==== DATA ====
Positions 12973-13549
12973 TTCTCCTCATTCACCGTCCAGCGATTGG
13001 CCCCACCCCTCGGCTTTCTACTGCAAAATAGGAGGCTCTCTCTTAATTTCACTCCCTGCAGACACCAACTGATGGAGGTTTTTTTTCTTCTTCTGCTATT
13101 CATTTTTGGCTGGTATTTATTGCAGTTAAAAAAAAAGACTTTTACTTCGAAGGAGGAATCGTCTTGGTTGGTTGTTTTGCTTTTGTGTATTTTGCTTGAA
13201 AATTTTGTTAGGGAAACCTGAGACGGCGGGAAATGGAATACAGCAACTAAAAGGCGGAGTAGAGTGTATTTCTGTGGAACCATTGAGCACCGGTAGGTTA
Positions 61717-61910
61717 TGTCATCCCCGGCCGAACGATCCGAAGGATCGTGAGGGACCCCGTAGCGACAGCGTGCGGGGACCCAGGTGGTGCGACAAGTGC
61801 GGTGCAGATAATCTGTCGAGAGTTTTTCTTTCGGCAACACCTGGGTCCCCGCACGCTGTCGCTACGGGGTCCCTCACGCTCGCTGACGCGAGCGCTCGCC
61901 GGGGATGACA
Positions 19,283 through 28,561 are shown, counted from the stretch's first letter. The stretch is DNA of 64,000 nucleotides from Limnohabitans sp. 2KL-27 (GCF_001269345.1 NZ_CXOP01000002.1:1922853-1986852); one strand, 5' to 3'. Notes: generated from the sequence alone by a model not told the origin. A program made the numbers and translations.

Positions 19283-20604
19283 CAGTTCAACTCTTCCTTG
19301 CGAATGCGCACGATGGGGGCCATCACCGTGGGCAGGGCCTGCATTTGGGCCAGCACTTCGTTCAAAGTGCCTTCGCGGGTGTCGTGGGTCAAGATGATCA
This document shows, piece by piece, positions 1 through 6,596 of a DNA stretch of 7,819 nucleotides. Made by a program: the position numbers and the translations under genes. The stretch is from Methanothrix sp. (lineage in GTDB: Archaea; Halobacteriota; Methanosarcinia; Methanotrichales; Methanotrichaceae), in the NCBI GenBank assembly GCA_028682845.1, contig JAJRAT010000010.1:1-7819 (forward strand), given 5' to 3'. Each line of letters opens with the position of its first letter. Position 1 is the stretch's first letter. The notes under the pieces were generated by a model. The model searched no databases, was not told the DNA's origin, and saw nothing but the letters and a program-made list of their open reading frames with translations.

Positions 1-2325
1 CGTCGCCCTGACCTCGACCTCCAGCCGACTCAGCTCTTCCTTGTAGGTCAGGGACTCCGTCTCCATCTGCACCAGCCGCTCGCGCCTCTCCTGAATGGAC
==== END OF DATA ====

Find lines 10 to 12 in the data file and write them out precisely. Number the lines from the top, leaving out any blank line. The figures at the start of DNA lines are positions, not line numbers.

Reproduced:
Positions 19,283 through 28,561 are shown, counted from the stretch's first letter. The stretch is DNA of 64,000 nucleotides from Limnohabitans sp. 2KL-27 (GCF_001269345.1 NZ_CXOP01000002.1:1922853-1986852); one strand, 5' to 3'. Notes: generated from the sequence alone by a model not told the origin. A program made the numbers and translations.

Positions 19283-20604
19283 CAGTTCAACTCTTCCTTG